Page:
Follow Us: Do you love OZY’s global coverage? Make it Facebook official by liking our new page, OZY World, to stay up-to-date on all the latest global trends.


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    Astronomers Discover 12 New Moons Around Jupiter

    Researchers from the Carnegie Institution for Science stumbled upon a dozen new Jovian moons while hunting for the mysterious “Planet Nine,” believed to orbit somewhere beyond Pluto. Among the newly discovered satellites — there are now 79 in total — is one the astronomers called “a real oddball.” Valetudo, with a tiny 0.6-mile diameter, circles Jupiter in the opposite direction of 42 other moons in a similar orbit, putting it on a collision course and potentially explaining how the largest planet in the solar system came to have so many satellites.

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    Report: Walmart to Launch Streaming Video Service

    The big box retailer may take on Netflix and Amazon — both of which have more than 100 million streaming customers — by launching its own subscription video service that could cost less than $8 per month, according to a report in The Information. The potentially expensive move would also pit Walmart against giants like Facebook and Apple, both of which are attempting to up their original content game. But the retailer may get a helping hand: It’s just inked a five-year partnership to use Microsoft’s cloud-based services.

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    Bolivian Women Risk Their Lives to Shatter the Glass Ceiling

    With help from a 2010 gender parity law, Bolivia became one of only two democracies in the world with more women in Congress than men. But it’s led to a violent backlash against female politicians who routinely face intimidation, harassment or worse. There have been reports of kidnapping attempts, beatings — including a pregnant councilwoman being kicked so hard she miscarried — and even murder. Now Bolivia’s Congress is working to adopt measures preventing violence against female members before the country backslides on gender equality.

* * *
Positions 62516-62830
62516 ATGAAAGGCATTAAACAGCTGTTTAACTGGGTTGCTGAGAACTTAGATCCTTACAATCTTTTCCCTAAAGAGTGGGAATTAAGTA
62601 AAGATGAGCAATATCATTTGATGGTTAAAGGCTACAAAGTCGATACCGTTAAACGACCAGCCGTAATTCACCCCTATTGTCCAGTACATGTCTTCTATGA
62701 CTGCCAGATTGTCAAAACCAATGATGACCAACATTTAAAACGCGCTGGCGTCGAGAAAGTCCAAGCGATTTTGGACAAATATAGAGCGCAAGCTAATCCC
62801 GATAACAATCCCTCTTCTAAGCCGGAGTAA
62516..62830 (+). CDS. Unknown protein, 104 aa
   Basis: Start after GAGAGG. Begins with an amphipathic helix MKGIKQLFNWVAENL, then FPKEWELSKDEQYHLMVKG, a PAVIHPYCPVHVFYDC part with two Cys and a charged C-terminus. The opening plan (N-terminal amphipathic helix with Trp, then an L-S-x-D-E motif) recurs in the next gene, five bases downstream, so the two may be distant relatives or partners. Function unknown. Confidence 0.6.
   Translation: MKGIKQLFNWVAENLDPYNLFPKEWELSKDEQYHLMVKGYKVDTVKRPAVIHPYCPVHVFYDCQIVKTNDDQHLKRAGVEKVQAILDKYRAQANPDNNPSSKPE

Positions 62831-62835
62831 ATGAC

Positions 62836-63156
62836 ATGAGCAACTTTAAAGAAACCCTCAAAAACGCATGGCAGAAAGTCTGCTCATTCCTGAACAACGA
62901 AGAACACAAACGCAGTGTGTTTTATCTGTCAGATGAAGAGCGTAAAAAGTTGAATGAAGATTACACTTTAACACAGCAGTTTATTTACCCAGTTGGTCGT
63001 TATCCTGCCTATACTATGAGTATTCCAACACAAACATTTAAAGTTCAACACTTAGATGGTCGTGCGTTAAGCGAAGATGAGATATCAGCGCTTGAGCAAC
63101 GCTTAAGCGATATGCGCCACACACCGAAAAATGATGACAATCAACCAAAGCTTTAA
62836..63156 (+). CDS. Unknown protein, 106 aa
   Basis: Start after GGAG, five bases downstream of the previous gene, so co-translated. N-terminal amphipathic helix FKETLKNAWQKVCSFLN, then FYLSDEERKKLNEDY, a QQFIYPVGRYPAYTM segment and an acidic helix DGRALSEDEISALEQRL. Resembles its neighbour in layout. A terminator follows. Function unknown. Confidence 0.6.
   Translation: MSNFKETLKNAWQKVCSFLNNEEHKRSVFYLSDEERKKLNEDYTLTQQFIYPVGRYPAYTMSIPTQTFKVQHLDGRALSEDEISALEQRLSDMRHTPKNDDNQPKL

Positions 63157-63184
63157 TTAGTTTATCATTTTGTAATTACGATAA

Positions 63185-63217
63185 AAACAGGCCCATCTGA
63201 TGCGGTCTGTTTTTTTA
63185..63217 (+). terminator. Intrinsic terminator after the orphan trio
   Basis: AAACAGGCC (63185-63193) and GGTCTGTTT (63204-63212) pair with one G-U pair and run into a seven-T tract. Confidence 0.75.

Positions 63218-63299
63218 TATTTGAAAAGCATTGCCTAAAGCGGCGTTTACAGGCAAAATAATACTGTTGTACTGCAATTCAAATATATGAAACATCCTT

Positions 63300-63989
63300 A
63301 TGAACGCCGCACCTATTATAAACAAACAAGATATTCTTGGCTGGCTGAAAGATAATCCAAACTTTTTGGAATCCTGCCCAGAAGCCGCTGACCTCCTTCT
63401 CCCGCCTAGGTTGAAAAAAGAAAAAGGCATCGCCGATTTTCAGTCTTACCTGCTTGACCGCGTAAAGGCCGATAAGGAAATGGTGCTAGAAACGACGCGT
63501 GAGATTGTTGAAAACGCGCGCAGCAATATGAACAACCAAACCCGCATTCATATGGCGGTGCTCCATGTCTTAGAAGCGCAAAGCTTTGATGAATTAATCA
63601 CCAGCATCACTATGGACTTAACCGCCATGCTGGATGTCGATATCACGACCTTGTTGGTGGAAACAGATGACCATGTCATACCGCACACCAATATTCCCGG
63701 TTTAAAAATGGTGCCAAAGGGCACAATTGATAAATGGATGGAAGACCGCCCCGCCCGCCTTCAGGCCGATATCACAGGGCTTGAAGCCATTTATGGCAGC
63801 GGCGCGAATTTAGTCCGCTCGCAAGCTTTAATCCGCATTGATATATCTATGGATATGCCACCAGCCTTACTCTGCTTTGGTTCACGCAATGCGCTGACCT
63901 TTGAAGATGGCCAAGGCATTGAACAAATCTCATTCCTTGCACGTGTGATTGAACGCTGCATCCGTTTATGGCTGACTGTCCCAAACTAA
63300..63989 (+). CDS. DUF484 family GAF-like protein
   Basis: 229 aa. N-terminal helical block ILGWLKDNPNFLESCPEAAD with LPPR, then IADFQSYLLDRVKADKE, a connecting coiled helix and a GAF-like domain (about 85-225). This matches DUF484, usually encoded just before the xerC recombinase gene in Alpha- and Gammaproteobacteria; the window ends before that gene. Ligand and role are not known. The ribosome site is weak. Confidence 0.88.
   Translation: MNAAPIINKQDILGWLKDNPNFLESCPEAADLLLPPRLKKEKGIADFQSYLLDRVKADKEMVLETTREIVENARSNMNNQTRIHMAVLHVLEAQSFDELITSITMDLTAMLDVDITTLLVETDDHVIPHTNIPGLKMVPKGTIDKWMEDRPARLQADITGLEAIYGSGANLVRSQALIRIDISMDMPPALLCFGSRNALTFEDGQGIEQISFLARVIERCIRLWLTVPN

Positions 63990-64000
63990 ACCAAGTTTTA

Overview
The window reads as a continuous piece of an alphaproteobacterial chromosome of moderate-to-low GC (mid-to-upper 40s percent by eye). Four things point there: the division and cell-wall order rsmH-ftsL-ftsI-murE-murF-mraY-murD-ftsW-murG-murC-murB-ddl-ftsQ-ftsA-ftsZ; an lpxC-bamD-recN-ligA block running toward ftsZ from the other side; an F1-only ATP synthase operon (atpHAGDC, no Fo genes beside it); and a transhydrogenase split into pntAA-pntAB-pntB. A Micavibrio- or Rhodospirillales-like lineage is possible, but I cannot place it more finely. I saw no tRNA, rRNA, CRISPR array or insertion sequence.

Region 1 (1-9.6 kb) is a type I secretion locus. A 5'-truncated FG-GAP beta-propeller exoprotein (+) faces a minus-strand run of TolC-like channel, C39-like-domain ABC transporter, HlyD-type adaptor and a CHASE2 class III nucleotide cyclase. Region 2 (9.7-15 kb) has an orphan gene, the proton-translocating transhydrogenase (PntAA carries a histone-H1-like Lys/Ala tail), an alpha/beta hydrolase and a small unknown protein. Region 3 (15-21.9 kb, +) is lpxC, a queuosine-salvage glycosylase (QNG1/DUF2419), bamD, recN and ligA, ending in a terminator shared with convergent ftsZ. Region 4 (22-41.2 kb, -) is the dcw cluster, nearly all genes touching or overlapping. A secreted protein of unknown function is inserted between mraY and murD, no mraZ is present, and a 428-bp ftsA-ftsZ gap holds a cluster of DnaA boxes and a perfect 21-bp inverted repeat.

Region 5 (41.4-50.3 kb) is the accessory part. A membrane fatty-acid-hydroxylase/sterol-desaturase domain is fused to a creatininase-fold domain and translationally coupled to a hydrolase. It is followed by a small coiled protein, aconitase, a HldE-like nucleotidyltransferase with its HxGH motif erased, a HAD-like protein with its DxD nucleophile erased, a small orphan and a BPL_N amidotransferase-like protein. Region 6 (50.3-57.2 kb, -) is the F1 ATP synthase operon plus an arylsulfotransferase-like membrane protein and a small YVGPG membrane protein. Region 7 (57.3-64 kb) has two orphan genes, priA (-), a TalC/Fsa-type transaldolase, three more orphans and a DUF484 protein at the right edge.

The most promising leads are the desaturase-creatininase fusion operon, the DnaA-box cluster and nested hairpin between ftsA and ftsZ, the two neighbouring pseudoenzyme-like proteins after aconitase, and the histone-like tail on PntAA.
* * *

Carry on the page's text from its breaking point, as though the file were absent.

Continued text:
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    Mounties Blame ‘Sons of Anarchy’ for Gang Increase

    The Royal Canadian Mounted Police blamed the popular FX crime drama, which ran from 2008 to 2014 and followed a motorcycle club in Northern California, for a rise in Nova Scotia gang activity. “People look at that and they think, ‘Oh that’s an attractive lifestyle,’” said Constable Mike Carter. Police estimate there are as many as 200 outlaw riders in Nova Scotia and increasing activity from the notorious Hells Angels. A Sons of Anarchy spin-off called Mayans MC is set to debut in September.

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    Former Wrestlers Sue Ohio State Over Alleged Abuse

    Two lawsuits filed by former student athletes claim the university didn’t take appropriate action about sexual abuse complaints against school doctor Richard Strauss. The allegations stretch back to 1978, when a wrestling team captain says he reported Strauss’ behavior, and one of the lawsuits estimates as many as 2,500 students may have been abused during his 20 years at the school. Strauss committed suicide in 2005. Meanwhile, Ohio Rep. Jim Jordan, who coached wrestling at OSU from 1987 to 1995, has denied players’ allegations that he knew about the abuse.